While taxes aren't due until April 15, it's never too early to consider what to discuss with a tax professional or what might be worth a little research before filing for 2009.
Those who bought new homes, new cars, office equipment, and/or have children may benefit from some of these credits if they have a qualifying income and meet other requirements.
For anyone who has bought a new home in 2009, they were likely already aware of the $8,000 tax credit, according to Kevin Sullivan of Katz Sapper & Miller, an Indianapolis accounting firm. Sullivan is an accountant and an attorney.
Some of the important aspects of this credit, he said, include that in early November 2009 it was expanded to include those who buy their first home after the original deadline of Nov. 30, 2009, to April 30, 2010.
According to IRS.gov, another change is a new credit for "long-time residents" of up to $6,500.
"To qualify this way, a buyer must have owned and used the same home as a principal or primary residence for at least five consecutive years of the eightyear period ending on the date of purchase of a new home as a primary residence," according to IRS.gov.
Sullivan suggested individuals bring certain materials, such as closing documents, to meetings with their tax professionals when discussing whether they qualify for either of these credits.
And while the $8,000 credit requires the homeowner have the home as a principal residence for at least three years, he said it was worth considering whether this would be an issue for the homeowner if he or she might be moving in the next three years.
There are also other conditions, including income. For those who purchased after Nov. 6, 2009, homeowners can make a modified adjusted gross income up to $125,000 for single filers, or up to $225,000 for joint filers. A reduced credit is available to those with MAGI between $125,000 and $145,000, or $225,000 and $245,000 for joint filers.
The previous MAGI limits apply to those who bought a new home before Nov. 6, 2009: "the full credit is available to taxpayers with MAGI up to $75,000, or $150,000 for joint filers. Those with MAGI between $75,000 and $95,000, or $150,000 and $170,000 for joint filers, are eligible for a reduced credit," according to IRS.gov.
The value of the home also determines the credit – it is 10 percent of the purchase price of the home up to $8,000 for those with the lower incomes, so if someone were to buy a house for $50,000, they would only get $5,000 of the potential $8,000 they might otherwise qualify for. No credit is available if the purchase price of the home is more than $800,000.
New car owners
Another large purchase that may result in a tax break is a new car.
Tax attorney Gregory J. Cagnassola, of DeFur Voran in Fishers, said anyone who bought a new car in 2009 who meets the income restrictions can deduct state and local sales and excise taxes.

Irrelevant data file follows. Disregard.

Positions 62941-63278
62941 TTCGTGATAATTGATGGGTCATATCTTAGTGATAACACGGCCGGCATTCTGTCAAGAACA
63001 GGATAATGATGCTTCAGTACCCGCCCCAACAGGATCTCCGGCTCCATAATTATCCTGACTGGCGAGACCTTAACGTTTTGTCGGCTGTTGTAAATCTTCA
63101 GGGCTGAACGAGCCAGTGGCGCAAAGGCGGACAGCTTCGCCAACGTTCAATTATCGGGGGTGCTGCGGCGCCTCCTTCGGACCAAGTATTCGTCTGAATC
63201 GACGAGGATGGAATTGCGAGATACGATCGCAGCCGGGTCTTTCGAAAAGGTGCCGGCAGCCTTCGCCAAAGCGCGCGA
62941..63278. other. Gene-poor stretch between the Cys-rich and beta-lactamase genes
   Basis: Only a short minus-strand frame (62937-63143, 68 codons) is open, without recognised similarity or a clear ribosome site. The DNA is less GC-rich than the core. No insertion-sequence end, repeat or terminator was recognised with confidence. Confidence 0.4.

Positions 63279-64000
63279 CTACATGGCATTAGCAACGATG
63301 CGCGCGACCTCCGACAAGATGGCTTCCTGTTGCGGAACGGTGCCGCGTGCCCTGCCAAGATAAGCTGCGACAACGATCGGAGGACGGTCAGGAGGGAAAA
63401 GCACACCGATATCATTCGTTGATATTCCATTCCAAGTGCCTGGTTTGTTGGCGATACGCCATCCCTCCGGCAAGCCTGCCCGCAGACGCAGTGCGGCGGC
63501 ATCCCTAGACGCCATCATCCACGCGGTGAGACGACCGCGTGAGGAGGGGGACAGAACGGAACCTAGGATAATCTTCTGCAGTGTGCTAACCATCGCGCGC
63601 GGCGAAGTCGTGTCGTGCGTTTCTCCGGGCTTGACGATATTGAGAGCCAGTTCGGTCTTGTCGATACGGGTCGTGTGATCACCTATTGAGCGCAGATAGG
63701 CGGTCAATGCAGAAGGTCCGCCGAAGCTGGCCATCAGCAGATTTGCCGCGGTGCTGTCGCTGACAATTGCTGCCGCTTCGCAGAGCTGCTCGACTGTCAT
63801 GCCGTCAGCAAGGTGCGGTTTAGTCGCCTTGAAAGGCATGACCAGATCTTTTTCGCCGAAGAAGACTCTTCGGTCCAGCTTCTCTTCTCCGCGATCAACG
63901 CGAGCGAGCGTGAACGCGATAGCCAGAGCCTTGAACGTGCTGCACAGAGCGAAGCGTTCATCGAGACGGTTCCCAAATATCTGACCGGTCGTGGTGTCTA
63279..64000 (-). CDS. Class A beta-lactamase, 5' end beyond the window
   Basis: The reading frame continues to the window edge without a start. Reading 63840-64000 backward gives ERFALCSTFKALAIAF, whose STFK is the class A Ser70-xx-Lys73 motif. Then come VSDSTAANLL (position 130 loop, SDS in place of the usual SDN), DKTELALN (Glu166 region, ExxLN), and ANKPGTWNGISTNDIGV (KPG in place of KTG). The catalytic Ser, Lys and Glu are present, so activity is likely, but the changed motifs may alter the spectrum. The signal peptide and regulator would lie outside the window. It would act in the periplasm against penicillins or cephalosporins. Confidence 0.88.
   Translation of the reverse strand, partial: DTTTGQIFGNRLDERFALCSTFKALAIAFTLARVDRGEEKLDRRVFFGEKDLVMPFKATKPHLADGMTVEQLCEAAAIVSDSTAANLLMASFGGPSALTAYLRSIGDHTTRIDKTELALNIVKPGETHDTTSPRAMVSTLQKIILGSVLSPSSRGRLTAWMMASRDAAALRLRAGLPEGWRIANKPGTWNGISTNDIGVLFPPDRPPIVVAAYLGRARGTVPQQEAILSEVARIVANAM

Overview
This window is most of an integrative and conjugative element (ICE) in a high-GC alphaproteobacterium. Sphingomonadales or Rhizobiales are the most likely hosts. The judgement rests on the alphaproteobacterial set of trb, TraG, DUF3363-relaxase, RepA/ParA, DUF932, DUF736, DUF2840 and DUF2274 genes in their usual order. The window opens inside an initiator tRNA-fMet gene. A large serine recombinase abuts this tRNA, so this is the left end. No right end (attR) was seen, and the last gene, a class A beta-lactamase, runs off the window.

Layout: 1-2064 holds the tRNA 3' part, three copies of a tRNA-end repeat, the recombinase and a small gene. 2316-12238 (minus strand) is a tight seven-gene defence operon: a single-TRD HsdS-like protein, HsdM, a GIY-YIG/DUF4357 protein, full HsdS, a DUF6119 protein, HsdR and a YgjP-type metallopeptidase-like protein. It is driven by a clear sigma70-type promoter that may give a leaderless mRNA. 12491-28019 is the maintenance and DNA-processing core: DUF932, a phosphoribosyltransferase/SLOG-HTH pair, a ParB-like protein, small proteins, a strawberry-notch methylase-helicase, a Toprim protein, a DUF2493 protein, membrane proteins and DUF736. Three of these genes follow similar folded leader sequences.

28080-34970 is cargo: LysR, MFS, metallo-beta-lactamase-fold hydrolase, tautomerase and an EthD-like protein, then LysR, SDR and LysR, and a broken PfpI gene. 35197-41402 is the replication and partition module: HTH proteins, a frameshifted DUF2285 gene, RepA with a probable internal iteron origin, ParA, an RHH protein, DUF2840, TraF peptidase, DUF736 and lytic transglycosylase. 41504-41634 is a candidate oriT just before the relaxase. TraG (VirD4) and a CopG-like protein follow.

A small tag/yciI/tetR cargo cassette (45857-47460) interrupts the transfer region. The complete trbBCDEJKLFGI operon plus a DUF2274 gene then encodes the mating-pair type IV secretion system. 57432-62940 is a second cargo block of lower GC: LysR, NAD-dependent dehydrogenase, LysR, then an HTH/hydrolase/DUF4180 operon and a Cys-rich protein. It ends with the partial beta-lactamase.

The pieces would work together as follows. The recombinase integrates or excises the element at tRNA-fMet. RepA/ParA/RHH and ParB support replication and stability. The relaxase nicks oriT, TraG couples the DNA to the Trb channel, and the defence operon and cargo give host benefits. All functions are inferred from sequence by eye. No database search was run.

Individuals qualify if they make up to $125,000, and then the credit is phased out for those who make up to $135,000 as individual filers. The income limit is $250,000 for joint filers, and is phased out for those who make up to $260,000 as joint filers.
He suggested that individuals bring their receipts when meeting with tax professionals. This credit applies to individuals who bought cars between Feb. 16, 2009, and Jan. 1, 2010, according to IRS.gov.
Individuals with children may also be able to receive more money this year.
The refundable portion of the child tax credit was increased for 2009 and 2010, and parents of children who are in college also have a couple incentives to address the cost of education, Cagnassola said.
For parents who claim college-age children as dependents, he suggested looking into whether the Hope Education Credit, now known as the American Opportunity Credit, would now apply because income levels have increased, and the credit was also extended to include four years of post-secondary education, as opposed to the previous two-year limit. The maximum amount, depending on expenses and income, is $2,500.
"Along the same lines for education, qualifying beneficiaries of 529 Plans can use tax redistribution to help pay for computers," he said. "Everyone needs a laptop in college, and this is a way to take a little bit of a bite out of the cost."
For solo practitioners and attorneys with home offices, there are a few tax breaks worth looking into, Cagnassola and Sullivan said.
For instance, how one can consider if they can claim the depreciation of new equipment has changed, and Cagnassola added the IRS has become more accepting of home office claims in recent years.
While neither tax professional had a reason for an individual to not claim a credit, Cagnassola said he used to caution clients when claiming tax credits on home offices because they'd be more likely to be audited. Now that doesn't happen as often as it used to.
Both tax professionals also highly encouraged anyone to seek help from a tax professional, but recommended looking for 2009 tax information on the IRS' Web site, www.irs.gov. Sullivan also recommended www.CCH.com, the Web site of Commerce Clearing House, which he said is often referred to by tax attorneys and accountants when they want more information.
Depending on how one feels about who is eligible for tax credits, Sullivan said, "It's Congress' way of trying to target the deduction to who they have in their minds as people who can benefit from the credit and … how the economy will benefit from a particular class of tax payers. The limitations and phase outs are determined by Congress to achieve those objectives. Whether it'll be effective or not, we'll leave it to them to figure that out."